The U.N. Security Council is preparing to unanimously adopt a U.S. and British-sponsored resolution on Iraq. France and Germany, two countries that had asked for last-minute changes, have signaled approval of the measure.
As he entered the Council chambers, French Ambassador Jean-Marc de La Sabliere said only one word in reply to a question about today's vote, "Unanimous."
German Ambassador Gunter Pleuger was more forthcoming. He said France and Germany were satisfied that last-minute adjustments in the draft had addressed their concerns about the relationship between Iraqi leaders and the foreign troops that will remain in the country.
"We welcome that the co-sponsors, with a great lot of flexibility, have included a lot of suggestions and improvements into the resolution, not least I think a very imaginative and constructive approach of the French-German amendment and therefore I think we have come to a situation where we can vote and we hope the resolution can be adopted by consensus," he said.
The resolution gives Iraqi leaders control of the country's security forces.
The U.S. led multi-national force is to work out with Iraq's new interim government a policy on how to cooperate on what are called sensitive offensive operations. The deal stops short of granting Iraq a veto over major offensives by U.S.-led troops.
Monday, U.N. special envoy to Iraq Lakhdar Brahimi told the Security Council the way Iraqis see the relationship between the interim government and the multinational force will greatly affect the government's credibility.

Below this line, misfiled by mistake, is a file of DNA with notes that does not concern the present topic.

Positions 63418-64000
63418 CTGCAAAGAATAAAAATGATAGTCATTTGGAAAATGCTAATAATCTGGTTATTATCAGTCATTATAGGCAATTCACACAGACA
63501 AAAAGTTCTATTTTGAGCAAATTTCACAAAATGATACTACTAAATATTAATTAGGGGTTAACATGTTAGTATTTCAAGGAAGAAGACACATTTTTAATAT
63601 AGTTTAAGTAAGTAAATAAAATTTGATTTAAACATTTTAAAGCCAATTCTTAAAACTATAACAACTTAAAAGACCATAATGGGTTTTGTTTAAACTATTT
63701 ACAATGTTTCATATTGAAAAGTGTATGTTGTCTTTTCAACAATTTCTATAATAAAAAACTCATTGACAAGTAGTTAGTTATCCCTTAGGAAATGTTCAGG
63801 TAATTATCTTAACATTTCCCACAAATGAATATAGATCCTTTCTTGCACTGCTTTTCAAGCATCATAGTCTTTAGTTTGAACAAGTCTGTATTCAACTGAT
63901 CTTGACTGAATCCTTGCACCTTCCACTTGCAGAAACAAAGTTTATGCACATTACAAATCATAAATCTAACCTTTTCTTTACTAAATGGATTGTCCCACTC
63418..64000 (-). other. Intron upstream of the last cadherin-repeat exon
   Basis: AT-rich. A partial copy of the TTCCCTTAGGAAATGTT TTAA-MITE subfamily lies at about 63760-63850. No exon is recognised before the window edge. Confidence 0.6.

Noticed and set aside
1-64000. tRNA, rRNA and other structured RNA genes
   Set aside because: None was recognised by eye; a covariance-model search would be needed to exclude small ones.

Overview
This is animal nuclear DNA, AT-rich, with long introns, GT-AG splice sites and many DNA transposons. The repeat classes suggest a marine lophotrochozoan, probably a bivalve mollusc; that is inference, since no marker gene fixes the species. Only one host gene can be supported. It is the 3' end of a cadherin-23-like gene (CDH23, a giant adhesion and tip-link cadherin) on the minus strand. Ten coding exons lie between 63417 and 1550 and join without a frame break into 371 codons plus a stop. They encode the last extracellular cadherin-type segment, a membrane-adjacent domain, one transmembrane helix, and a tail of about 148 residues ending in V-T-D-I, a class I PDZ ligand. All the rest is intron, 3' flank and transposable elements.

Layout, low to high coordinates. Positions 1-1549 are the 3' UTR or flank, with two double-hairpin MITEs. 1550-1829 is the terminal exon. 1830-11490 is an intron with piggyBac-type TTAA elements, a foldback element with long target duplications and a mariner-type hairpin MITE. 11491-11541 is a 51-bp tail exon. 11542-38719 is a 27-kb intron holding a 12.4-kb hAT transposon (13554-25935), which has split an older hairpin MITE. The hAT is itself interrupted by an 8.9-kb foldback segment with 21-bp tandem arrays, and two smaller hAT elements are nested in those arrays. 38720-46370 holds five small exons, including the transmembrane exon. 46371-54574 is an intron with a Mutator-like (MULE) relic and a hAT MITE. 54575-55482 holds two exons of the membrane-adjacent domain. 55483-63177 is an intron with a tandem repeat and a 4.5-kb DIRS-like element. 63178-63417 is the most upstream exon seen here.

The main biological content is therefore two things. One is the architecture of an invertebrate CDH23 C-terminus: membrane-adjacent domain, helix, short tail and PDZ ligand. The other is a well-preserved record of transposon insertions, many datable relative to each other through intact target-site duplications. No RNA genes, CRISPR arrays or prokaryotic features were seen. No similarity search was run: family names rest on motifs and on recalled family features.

British Ambassador Emyr Jones-Parry, who has worked for more than a month to win unanimous support for the measure, was brimming with excitement as he entered the Council chamber Tuesday.
"We have had four versions of the text before we put together a fifth and final version last night," he said. "We consulted the Iraqi government in waiting, and out of it has come a resolution which I hope will be seen as good for Iraq, but especially marking the restoration of its sovereignty, an entirely new phase, the involvement of the U.N. and the military process. All that is coming together, so we are very happy."
Separately, Secretary General Kofi Annan is meeting with a group called Friends of Iraq to ask for greater support for the interim government. The Friends of Iraq, made up of 47 countries and the European Union, was established to exchange views and advice with interested parties, including several of Iraq's neighbors.